It’s worth noting that salt in the Viking age was very very likely produced by being poured over burning wood (a method documented by Pliny as being practiced by the Germanic tribes), which would produce an alkaline, smoky product. My salt research is a completely separate topic, but will definitely have an impact here.

So, I am increasingly confident in my conclusion about Viking-era beer brewing. Now that I have established a baseline method, I can begin experimenting with different elements of the process, in an effort to make them more “period.” However, I believe that my current method is a reasonable representation of a product that likely existed in the Viking age.


  1. Pliny the Elder. Naturalis Historia. Perseus Digital Library. http://www.perseus.tufts.edu/hopper/text?doc=Plin.+Nat.+toc

  2. Magnus, O. A Description of the Northern Peoples. trans. Peter Fisher and Humphrey Higgins, ed. Peter Foote, 1996 Hakluyt Society. (originally published 1555 in Rome.)

  3. Zosimos of Panopolis. De Zythorum… trans Gruner CG. 1814. http://archive.org/stream/zosimipanopolita00zosi#page/n3/mode/2up

  4. “Ancient Roman units of measurement.” Wikipedia article. http://en.wikipedia.org/wiki/Ancient_Roman_units_of_measurement (I know, I know. Wikipedia. I double-checked the sources and they seem legitimate.)
  5. Scott, Sir L. “Corn-Drying Kilns.” Antiquity. Vol. 25. Num. 100. pp 196 – 208. Antiquity Publications Ltd, 1951.
  6. Harrison, W. Elizabethan England. From A Description of England. Ed. Lothrop Withington. Project Gutenberg. Released 30 May 2010. EBook #32593. London: Walter Scott. http://www.gutenberg.org/files/32593/32593-h/32593-h.htm



I figured I should add in some pictures of the stuff fermenting. I would up adding a pinch of Munton’s dry ale yeast, just to get the stuff going. Turns out, my apartment doesn’t contain enough wild yeast to start a fermentation. Next time, I’ll just leave the stuff outside.

On the left, we have brauð – the basic beverage used as a food. This one has “fermented” for about 5 days now – longer than was likely typical. However, it’s still a light fermentation, and a stable beverage; the flavor profiles at day 3 and day 5 are the same. It tastes something like a small beer crossed with a broth/stock flavor; it also has a very pleasant citrus-like brightness to it. Almost lemony, actually. This may be a result of the interaction between the wild thyme and the fermentation.

On the right, we have öl. This has some alcohol content at this point, and is the only one of the two with some carbonation. It is, however, quite sweet – it tastes like mostly un-fermented mead. This one may become more alcoholic (and balanced – it’s really damn sweet) with time. I definitely see how something like this could be glossed with “hydromel.”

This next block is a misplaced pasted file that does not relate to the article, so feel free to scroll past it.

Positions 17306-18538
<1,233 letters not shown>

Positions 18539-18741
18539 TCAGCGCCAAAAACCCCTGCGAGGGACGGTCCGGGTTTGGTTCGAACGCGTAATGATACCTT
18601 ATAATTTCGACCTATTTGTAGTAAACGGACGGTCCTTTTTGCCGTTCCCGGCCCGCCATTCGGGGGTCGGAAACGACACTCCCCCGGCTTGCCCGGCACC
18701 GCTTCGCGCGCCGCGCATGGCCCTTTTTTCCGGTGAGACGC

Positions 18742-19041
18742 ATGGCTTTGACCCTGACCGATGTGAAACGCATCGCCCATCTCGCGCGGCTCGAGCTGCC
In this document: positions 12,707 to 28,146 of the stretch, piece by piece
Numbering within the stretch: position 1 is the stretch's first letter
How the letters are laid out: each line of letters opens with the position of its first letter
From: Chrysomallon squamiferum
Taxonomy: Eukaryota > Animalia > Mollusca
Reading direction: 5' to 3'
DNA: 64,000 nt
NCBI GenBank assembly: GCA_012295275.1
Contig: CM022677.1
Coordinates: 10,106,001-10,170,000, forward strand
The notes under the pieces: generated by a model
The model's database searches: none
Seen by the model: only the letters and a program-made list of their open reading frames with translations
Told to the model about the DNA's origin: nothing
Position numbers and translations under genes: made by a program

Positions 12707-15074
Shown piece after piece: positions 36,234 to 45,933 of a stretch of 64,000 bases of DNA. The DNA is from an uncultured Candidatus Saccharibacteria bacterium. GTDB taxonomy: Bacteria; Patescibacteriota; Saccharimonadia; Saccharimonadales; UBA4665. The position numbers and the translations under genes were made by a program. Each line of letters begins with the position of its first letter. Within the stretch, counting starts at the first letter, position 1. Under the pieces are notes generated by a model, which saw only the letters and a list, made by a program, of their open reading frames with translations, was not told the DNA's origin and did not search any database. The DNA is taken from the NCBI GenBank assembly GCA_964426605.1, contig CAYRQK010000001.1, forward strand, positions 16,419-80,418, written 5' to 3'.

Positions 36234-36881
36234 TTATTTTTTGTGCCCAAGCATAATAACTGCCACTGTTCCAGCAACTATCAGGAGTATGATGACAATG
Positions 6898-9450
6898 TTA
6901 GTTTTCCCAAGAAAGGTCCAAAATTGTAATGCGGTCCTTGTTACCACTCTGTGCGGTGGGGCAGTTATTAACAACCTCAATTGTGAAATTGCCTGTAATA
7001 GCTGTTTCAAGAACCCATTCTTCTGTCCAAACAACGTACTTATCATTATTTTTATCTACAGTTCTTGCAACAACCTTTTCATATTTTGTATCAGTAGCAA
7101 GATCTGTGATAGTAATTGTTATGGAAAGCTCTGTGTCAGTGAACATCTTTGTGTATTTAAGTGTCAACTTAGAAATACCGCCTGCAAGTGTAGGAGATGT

Paying it Forward

So I wound up not having as much time as I thought I would this weekend – so no new content this week.

That frees me up to advertise someone else.

Waaaaaaaay back, when I first decided to start exploring Viking-era ale production, I ran across some archaeological work by a woman named Merryn Dineley. She’s done a lot of work on Neolithic brewing, and her thesis is one hell of a read. This work is a very large part of what inspired me to dive into this research, and I’ve had the pleasure of communicating with Merryn about her work over the past year or so – digging into the nitty-gritty of unearthing ancient brewing techniques.

Together with her husband Graham (a craft brewer of many years’ experience), they’re working on reconstructing a vision of ancient brewing all the way through the Viking age.

Some of you Facebookers may recognize those names – they recently published a poster summarizing their work in researching Viking brew houses. It’s been making the rounds on Twitter and such – I guess that’s what happens when you tell a bunch of archaeologists they’ve been wrong for years!

It’s funny – in my perusal of many archaeological publications, I’ve been largely underwhelmed by the “understanding” of brewing in the archaeological community. It’s pretty clear to me that the vast majority of these researchers aren’t brewers, and they very frequently don’t understand the science behind the process. Many of these papers are riddled with unfounded or erroneous conclusions, and there is insight to be gained with a more complete scientific understanding.

Merryn and Graham know their stuff. Their work is very interesting, and if my blog interests you, check out theirs too.

And if you’re really interested in experimental archaeology, you should check out the Experimental Archaeology Conference.